Monday, August 6, 2012
For years the IRS has refused to rule on whether contributions to a single-member limited liability company (SMLLC) that is wholly owned and controlled by a U.S. charity and otherwise disregarded for federal income tax purposes are deductible as charitable contributions. The long wait is now over, at least in part. In Notice 2012-52 the Service provides the following:
If all other requirements of § 170 are met, the Internal Revenue Service will treat a contribution to a disregarded SMLLC that was created or organized in or under the law of the United States, a United States possession, a state, or the District of Columbia, and is wholly owned and controlled by a U.S. charity, as a charitable contribution to a branch or division of the U.S. charity.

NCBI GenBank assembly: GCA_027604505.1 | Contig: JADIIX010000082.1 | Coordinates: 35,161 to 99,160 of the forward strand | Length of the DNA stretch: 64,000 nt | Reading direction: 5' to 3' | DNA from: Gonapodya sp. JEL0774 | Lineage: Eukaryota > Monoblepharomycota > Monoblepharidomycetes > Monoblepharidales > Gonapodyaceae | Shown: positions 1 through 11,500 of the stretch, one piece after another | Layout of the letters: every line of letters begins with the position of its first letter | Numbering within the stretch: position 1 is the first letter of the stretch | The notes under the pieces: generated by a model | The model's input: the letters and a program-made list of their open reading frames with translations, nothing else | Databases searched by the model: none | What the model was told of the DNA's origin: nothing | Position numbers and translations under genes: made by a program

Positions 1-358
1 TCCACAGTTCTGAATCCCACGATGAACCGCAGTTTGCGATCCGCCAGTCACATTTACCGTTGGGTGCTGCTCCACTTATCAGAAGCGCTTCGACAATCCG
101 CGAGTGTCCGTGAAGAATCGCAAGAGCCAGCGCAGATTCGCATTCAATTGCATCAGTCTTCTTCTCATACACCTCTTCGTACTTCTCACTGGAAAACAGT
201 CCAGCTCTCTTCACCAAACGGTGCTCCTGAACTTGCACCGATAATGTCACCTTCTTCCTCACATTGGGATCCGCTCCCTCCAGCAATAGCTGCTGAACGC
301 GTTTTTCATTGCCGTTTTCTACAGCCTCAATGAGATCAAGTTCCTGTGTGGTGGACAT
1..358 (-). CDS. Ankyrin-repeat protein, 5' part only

This is welcome news, as charities often prefer to use SMLLCs for a variety of purposes. For example, if a potential contribution of real property may come with unexpected liabilities, one strategy a charity can use to protect its other assets from that liability is to create a SMLLC solely for the purpose of receiving that contribution and owning that property. Left still uncertain, however, is what happens if the SMLLC is a foreign entity, which could easily be the case for charities that operate internationally. The IRS views regarding that situation are still unknown.